As a hockey program, St. Francis de Sales twice has traveled to the state capital and won a championship.
But the current roster still is seeking its first happy bus ride from Columbus to Toledo.
St. Francis de Sales captain Tim Organ Jr. and the Knights are after the program's third state title.
For all of the program’s consistency — the Knights have four consecutive trips to the state semifinal round and five in eight years — the past two trips to Nationwide Arena have ended on a sour note.
Two top-ranked St. Francis teams fell short with 5-1 losses to Cleveland St. Ignatius, including a frustrating state final last season during which everything seemed to go wrong.
Nine seniors on the roster know the unhappy side of single-elimination hockey, and the Knights have not forgotten the feeling as they return to Columbus for a Friday morning semifinal against Hunting Valley University School.
“You have that taste in your mouth, and it’s not a good taste,” said Knights captain Tim Organ, Jr., the Northwest Hockey Conference player of the year. “You get so close, and then you have to go home knowing you could have had it, almost had it, and you didn’t play your best game. It definitely motivates you to go down there and not repeat what happened last time.”
Cleveland St. Ignatius has eliminated St. Francis de Sales two years in a row. The two teams play in opposite semifinals Friday in Columbus.
In last year’s title game, the Knights surrendered a goal just 10 seconds into the game. Despite outshooting St. Ignatius, St. Francis found itself losing 4-0 just 1 minute, 30 seconds into the second period.
St. Francis won the state championship in 2015, when its current seniors were freshmen, but the roster has only one holdover from that team.
Every member of the Knights has won an NHC title and advanced to the state final four in every season at St. Francis, yet the elusive state title remains on their wish list.
“I know both teams don’t want to lose, but they just really want to do something they’ve never accomplished before,” St. Francis coach Chris Varga said. “I think that’s the big thing for this team: They want to show people in northwest [Ohio] that this wasn’t a fluke.”
This time around, St. Francis (25-6-1) enters the final weekend having played arguably its best hockey of the season.
Matthew Snyder celebrates a goal during the St. Francis de Sales' defeat of St. John's Jesuit last week at Tam-O-Shanter. The Knights are appearing in their fourth straight state semifinal.
The Knights are ranked No. 2 even in a season that was filled with injuries, and they cruised to another district title last week. St. Francis outscored three district opponents 23-2 and advanced to Columbus with a thorough 6-2 dispatching of rival St. John’s Jesuit.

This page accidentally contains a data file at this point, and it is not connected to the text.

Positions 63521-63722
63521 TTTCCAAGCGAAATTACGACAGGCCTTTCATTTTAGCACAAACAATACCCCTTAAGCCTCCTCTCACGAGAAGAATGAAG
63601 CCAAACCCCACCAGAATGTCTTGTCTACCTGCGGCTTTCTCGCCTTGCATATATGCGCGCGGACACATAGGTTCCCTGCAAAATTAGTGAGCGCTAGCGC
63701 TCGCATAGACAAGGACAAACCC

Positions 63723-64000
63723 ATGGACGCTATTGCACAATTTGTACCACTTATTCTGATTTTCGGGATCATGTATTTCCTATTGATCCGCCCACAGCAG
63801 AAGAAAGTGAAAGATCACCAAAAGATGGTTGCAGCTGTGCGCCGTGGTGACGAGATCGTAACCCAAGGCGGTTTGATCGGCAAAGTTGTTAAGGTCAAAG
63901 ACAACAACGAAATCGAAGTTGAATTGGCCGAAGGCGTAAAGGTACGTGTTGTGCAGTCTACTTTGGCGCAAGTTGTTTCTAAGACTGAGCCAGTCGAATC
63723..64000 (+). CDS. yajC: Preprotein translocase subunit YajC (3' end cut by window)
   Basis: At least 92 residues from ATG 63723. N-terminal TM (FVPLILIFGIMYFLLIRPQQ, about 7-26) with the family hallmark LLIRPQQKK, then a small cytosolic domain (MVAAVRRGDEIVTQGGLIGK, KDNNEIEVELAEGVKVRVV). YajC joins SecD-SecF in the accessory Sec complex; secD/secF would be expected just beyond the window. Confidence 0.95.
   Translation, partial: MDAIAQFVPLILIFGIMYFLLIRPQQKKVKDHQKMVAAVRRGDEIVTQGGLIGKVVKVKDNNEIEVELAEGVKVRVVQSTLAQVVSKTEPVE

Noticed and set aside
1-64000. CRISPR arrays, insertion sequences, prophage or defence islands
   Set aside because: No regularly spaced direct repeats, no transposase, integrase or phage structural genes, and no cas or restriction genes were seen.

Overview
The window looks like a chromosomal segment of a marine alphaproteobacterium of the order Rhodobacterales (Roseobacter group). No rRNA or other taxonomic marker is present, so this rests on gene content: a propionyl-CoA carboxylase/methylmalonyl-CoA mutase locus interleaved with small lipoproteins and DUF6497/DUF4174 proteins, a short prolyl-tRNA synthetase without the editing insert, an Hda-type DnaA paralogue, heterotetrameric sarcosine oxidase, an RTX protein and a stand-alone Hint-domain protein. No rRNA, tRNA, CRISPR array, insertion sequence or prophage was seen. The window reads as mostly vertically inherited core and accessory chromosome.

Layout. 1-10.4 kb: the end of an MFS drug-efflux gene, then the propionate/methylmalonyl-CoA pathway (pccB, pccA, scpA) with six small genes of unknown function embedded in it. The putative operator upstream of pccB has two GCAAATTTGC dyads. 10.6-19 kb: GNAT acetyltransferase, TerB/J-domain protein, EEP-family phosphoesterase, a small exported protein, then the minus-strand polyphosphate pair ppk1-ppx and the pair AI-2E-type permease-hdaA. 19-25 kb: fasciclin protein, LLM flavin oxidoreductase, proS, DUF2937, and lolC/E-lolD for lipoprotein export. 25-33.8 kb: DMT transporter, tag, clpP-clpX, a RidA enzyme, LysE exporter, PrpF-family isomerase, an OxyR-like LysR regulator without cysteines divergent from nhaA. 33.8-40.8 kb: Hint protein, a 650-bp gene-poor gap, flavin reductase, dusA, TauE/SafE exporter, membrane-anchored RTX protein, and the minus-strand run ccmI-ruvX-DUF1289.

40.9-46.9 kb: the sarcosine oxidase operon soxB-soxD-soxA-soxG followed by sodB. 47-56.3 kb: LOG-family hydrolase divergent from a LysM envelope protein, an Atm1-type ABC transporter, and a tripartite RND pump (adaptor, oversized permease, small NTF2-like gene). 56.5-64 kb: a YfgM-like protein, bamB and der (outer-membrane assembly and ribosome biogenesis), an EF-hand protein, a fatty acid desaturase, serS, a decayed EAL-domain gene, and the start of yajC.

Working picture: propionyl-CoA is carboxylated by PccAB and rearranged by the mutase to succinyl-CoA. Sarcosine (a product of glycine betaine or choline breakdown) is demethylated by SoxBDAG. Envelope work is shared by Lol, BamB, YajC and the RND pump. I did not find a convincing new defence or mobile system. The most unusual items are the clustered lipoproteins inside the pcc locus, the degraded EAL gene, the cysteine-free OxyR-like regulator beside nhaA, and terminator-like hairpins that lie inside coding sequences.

“I feel like we’re on the uprise,” senior forward Gabe Barrow said. “Just the way we’ve started to prepare for games in the playoffs is different. I don’t want to say we’re taking it more seriously because we’ve taken all the games seriously, but I think it’s that factor of you go home if you lose.”
The Knights’ semifinal is at 10 a.m. Friday against third-ranked University School (24-7-3). St. Francis won the only meeting of the season between the teams, 4-2 on Dec. 16.
Top-ranked St. Ignatius, which has won three of the past four state championships, will play No. 6 Dublin Jerome in the other semifinal.
Regardless of outcome, the group of St. Francis seniors knows this weekend will be its last.
“You definitely want to take it seriously because you don’t want your last game to be heartbreaking,” Barrow said. “But you also have to stay calm. It’s just a hockey game when you look at it, and the stakes might be higher, but it’s the same game.”
To help prepare for the big venue at Nationwide Arena, the Knights practiced at the Huntington Center this week. The NHL building has the same size playing surface as high school games, but with drastically different sight lines, lighting, and a well-heated interior that players said can contribute to fatigue for the younger players who are not used to it.
Because the high school semifinalists do not have a chance to practice on the ice in Columbus before the first game, Varga said the downtown Toledo building replicates close to what the players will see come game time.
Two games away from solving the Columbus riddle, the Knights are hoping their plan will inspire their best hockey.
“Win or lose, we’re going to do what we do best, hopefully to the best of our ability,” Varga said. “And hopefully we come home with something.”
Guidelines: Please keep your comments smart and civil. Don't attack other readers personally, and keep your language decent. Comments that violate these standards, or our privacy statement or visitor's agreement, are subject to being removed and commenters are subject to being banned. To post comments, you must be a registered user on toledoblade.com. To find out more, please visit the FAQ.